Well, hello there my fellow liquiculturists! It has been awhile. I have received a few emails, texts and in-person questions regarding my abrupt and extended hiatus, and thought it best to provide an update.
Ultimately, we had to set the holidays and a few, conflicting conditions in proper order. I have kept up on my learning and application, but through constant travel, work, finals, term papers, holiday purchasing, pallet thieving, gift design and development, wrapping, gifting, holiday parties, birthday parties, families, friends, nieces and nephews, New Years, mocking the hysteria of the Maya creation event, sickness, sickness… illness(es) (there’s been a lot of it), and Ali and my’s “Fifth Year of Stars-Crossing” Anniversary — priorities were set and time with loved ones (and for loved ones) won hands down. I’ve missed a lot of great cocktails and MxMo (twice), which carries their own level of regret. Anyone who follows me on Instagram though, knows that the last two weeks has seen a resurgence of cocktailing. A new season of cocktails!
(I’ll be returning to a regular posting schedule on Monday, February 4th)
I wasn’t actually going to post this post, due much to the fact that I actually wrote it a month ago and because, well, the holiday season has passed. In the end though, with what I had left over I’ve been using in cocktailing, so the recipe was necessary for some of the cocktails coming your way. Besides, it’s still cold outside and who says we can’t revisit it yet again during the next holiday season? Exactly…
“Glögg!” My Swedish compadre exclaimed at a photo I posted on Instagram recently asking what I was making based on the ingredients. Yes Per, old buddy, it began as my first attempt at mulled wine, but seeing how I’m an honorary Swede and my usual bemusement transports me to the Germanic/Nordic regions of the Earth; I would be remiss to not use its Scandinavian term. My first attempt at glögg, then!
The breadth of terms used to define the warmed red wine are about as exciting as the end product, itself. Glögg to the Swedish, gløgg to the Norwegeians, glögi to the Finish and Estonians, Glühwein to the Dutch and Deutschlanders (Germans), vin chaud to the French, Glintwein to the Russians, and about a dozen or more other names for all the other cultures who have had winter festivals since before the Council of Nicaea. To the English it’s known as mulled wine, or a Smoking (insert Catholic clergy title here). Smoking Bishop uses port, Archbishop uses claret, Beadle uses ginger wine, Cardinal uses Champagne or Rhine wine, and Pope uses burgundy. In short, this is a very popular, very old drink that has been ingrained in every culture from Brazil to Japan.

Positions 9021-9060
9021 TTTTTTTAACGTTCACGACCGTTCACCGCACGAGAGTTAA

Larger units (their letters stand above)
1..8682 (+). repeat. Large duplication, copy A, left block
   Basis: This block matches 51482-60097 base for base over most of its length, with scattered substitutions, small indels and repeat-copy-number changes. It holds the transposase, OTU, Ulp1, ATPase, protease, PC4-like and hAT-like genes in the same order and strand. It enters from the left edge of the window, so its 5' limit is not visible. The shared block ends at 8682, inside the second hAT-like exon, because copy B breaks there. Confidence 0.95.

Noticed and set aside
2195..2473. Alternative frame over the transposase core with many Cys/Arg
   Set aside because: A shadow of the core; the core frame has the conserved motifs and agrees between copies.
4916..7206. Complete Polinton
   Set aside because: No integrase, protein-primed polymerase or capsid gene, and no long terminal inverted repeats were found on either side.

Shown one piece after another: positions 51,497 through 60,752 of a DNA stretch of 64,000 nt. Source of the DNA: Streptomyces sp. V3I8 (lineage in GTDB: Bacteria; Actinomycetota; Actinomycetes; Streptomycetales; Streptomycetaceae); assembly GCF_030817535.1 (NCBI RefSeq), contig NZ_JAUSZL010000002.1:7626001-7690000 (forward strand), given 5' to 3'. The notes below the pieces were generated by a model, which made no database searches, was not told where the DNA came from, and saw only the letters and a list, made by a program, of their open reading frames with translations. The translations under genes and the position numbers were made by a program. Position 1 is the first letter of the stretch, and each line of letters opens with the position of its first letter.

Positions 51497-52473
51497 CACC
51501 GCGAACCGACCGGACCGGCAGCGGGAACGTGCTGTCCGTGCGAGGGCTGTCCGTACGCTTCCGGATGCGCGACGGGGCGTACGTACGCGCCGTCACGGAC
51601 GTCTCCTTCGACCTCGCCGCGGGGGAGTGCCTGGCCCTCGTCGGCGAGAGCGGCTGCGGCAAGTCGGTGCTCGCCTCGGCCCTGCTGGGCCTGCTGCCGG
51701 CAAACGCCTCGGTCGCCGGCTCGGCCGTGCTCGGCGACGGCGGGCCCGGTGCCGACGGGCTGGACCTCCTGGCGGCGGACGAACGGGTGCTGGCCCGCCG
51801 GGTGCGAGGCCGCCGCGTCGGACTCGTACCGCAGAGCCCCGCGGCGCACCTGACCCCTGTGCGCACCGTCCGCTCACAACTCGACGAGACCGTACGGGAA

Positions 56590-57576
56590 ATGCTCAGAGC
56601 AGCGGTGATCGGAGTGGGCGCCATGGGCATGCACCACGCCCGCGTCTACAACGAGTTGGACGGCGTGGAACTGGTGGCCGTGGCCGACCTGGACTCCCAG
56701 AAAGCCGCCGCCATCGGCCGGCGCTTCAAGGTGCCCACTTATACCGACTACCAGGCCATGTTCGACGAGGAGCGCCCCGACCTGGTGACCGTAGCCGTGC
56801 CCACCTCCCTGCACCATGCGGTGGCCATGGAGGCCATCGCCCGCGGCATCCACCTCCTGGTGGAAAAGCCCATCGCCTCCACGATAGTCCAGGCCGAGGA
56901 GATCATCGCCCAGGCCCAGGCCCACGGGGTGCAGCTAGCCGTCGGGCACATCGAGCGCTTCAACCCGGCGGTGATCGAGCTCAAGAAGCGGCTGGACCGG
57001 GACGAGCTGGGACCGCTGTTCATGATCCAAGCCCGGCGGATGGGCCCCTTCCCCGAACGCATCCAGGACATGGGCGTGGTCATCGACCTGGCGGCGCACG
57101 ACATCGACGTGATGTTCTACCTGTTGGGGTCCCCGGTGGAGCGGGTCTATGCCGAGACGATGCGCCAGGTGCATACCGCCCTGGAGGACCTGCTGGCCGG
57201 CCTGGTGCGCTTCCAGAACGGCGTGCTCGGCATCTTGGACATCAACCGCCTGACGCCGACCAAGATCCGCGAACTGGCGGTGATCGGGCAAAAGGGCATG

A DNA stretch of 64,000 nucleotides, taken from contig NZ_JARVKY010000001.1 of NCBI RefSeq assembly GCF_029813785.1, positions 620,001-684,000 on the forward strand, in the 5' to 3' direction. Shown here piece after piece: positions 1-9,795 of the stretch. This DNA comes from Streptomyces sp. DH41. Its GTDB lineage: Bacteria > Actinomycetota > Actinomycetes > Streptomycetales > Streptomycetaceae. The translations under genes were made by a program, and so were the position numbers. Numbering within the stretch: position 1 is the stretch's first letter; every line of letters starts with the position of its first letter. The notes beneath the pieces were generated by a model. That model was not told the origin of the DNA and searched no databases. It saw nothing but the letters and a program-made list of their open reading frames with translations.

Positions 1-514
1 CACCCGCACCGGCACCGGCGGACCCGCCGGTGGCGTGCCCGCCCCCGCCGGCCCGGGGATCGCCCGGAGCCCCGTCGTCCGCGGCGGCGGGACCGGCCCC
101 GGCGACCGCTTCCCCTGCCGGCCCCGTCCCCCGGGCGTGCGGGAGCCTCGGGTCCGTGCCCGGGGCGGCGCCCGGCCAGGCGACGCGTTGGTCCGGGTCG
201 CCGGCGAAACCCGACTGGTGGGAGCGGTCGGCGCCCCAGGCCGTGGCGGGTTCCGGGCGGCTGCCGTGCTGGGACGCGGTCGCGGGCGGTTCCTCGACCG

Because it is so common a thing, there is no one sure way to make it, which really is half the fun! For my first attempt I used a few of the more basic ingredients and mulled them all in a mid-level claret. That would make this a “Smoking Archbishop” if you’re keeping track.
Glögg av Rooney, take one
- 1 small to medium size orange (you’ll use the zest and juice)
- 1 small lemon
- 1 bottle of claret
- ½ c. demerera sugar
- 3 inch piece of fresh ginger root
- 6 cloves
- ½ tsp. whole allspice
- ½ tsp. grated nutmeg
- 3 green cardamom pods
- 2 cinnamon sticks
- 1 tbs. vanilla extract
This is a process:
- Make incisions into the lemon and stick the cloves in
- Zest the orange entirely into strips;
- Cut the orange and juice it into a large saucepan (discard the rest);
- Turn on the heat to medium and let the orange juices caramelize (don’t burn them);
- Add the wine and sugar and heat over medium heat until the sugar is dissolved (don’t let it boil);
- Turn the heat to low and add the lemon, ginger, allspice, nutmeg, cardamom, cinnamon and vanilla;
- Let steep on lowest possible heat for approximately 45 minutes, stirring it occasionally;
- Strain the mixture into a large vessel to serve from and ladle it into cups;
- Garnish with an orange twist or cinnamon stick.
This is ravishing stuff! Somewhere in my searching I found a recipe calling to “caramelize the sugars” of the orange and that sounded nice. I have no real reference to compare that, too, but there is a very rich flavor within the mix reminiscent of caramel, and I like it.
This is not an absolute recipe though. If you have other spices or flavors you like, especially regional ones, go ahead and throw them in and see how it works for you! The best thing about this stuff is two-fold: a) it’s great for a cold winter night, and b) it’s a serious cocktail ingredient. Now we’re talking. Skål!
Do you have any experience with glögg or are you from a country with a strong tradition of this winterfest drink? What recipes have you used? I’d love to hear how this is tasted around the world!